How do we know what we know about the past?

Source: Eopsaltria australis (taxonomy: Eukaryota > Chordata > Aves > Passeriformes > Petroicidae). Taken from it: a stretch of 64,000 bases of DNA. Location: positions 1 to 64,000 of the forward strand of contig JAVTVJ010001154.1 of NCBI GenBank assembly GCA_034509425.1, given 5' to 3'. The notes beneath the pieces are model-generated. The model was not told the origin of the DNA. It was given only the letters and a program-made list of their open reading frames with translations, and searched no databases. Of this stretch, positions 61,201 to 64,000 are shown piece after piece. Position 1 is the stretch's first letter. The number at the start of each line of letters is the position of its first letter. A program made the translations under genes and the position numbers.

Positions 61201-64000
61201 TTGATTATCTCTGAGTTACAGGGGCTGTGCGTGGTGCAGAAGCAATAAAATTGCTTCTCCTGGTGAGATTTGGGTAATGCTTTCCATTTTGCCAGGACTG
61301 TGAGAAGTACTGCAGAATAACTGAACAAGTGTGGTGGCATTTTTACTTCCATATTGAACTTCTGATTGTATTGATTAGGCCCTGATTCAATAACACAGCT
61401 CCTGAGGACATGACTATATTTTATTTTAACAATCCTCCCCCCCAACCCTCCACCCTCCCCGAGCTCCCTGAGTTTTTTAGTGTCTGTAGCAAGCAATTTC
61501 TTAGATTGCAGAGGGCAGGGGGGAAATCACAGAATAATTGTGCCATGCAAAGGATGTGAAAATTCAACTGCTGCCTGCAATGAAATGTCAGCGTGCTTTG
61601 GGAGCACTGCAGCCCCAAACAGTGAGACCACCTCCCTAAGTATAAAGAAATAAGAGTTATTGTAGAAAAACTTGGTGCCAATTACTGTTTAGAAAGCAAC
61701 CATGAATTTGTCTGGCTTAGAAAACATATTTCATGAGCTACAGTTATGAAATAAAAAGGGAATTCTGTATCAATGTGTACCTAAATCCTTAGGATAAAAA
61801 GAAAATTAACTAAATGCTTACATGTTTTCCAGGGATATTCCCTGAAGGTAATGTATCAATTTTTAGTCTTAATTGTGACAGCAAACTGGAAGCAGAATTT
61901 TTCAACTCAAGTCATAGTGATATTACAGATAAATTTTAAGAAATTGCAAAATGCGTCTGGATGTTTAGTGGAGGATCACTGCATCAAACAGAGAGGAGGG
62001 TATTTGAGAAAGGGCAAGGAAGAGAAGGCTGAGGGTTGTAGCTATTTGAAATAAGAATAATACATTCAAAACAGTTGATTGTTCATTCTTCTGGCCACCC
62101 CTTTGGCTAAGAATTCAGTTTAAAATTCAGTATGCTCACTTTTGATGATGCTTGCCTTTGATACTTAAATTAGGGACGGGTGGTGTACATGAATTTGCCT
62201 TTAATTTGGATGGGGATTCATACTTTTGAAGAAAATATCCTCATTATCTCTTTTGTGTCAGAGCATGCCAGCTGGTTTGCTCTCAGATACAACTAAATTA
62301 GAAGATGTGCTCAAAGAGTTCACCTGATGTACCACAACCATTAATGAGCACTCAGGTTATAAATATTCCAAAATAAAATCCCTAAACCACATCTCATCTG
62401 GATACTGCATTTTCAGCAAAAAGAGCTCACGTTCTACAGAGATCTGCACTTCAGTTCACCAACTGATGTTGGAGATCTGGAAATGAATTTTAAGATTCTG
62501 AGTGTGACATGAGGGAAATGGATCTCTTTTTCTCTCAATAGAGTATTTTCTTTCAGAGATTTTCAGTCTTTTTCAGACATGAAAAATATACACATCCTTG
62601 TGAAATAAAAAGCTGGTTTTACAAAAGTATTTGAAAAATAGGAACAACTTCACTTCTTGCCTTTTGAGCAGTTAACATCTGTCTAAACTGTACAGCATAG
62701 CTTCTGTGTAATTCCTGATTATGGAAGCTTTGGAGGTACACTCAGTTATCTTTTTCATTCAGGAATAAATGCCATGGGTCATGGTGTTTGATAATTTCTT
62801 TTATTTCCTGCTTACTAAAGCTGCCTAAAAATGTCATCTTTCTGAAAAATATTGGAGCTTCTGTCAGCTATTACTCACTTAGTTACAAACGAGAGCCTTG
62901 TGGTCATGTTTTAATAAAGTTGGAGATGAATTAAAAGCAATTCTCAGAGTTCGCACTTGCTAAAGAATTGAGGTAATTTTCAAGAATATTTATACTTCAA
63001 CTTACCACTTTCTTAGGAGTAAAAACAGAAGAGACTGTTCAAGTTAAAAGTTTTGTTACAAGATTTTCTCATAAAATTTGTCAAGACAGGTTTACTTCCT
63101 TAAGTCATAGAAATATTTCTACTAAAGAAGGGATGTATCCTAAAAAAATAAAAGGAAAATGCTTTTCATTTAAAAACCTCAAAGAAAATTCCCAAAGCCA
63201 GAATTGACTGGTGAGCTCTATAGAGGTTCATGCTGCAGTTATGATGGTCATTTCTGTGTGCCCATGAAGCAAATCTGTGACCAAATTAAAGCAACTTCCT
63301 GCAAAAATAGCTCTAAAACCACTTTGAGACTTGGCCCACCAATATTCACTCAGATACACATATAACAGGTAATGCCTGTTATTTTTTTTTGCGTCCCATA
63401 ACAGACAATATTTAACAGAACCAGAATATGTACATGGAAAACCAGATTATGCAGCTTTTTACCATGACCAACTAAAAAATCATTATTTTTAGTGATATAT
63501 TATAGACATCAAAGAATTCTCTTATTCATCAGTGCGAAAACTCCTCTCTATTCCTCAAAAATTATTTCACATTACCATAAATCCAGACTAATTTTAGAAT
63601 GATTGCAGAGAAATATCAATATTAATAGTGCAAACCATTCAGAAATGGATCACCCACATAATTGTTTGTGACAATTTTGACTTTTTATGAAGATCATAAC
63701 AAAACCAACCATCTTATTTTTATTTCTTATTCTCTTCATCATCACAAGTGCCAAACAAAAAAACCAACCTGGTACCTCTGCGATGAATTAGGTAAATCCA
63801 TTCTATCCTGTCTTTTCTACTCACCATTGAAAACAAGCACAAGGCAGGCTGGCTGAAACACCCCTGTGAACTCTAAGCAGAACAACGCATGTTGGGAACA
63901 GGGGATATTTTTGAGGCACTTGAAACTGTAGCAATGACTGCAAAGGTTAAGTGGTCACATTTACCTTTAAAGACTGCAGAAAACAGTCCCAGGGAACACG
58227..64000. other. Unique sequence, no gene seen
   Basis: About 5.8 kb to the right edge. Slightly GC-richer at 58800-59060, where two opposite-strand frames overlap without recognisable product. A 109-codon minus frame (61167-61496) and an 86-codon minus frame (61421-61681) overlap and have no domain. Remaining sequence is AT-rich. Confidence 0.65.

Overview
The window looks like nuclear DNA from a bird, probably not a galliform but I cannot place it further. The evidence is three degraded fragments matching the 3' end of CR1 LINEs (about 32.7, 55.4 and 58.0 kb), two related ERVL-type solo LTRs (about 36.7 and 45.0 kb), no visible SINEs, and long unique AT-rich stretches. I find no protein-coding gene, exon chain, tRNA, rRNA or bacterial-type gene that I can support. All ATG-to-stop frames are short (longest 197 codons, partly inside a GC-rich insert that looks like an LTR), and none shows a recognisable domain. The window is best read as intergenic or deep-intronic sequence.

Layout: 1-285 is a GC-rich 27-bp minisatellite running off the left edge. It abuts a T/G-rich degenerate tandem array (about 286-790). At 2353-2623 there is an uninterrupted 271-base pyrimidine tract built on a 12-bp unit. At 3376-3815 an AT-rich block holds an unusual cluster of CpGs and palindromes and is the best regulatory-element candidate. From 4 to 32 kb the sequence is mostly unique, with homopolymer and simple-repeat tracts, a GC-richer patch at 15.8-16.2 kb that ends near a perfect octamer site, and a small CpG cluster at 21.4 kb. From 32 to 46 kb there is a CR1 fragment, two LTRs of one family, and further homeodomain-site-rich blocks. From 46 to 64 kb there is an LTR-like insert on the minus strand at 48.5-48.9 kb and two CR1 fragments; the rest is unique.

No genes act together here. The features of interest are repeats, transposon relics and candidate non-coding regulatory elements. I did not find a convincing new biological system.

The human brain works in such a way that we tend to take the information given to us and make inferences based on our prior knowledge. For example, Buzzfeed Unsolved. Although Buzzfeed Unsolved isn’t a historical film, it does cover the basics to prove my statement true for two fundamental reasons. First, the hosts, Ryan Bergara and Shane Madej, interpret information based on inferences made from primary sources. Based on research obtained through reading news stories, finding scientific reports, and interviews to support their topics, the hosts connect ideas to assume what really happened in the past. Though the real cause of the incident may be unsolved, the information provided are real facts. Second, the inferences made are always corroborated. All of the extensive research shown in all the episodes are backed up by either one or two more evidences. For instance, in the case about the strangest disappearances in the Bermuda Triangle, three disappearances are given and within those three disappearances, three to four quotes, recordings, videos, and interviews with professors are presented. Therefore, because inferences are not facts and not all facts presented are true, in order to really know what we know about the past, it is essential to have claims backed up with more than one evidence and then checked against other sources.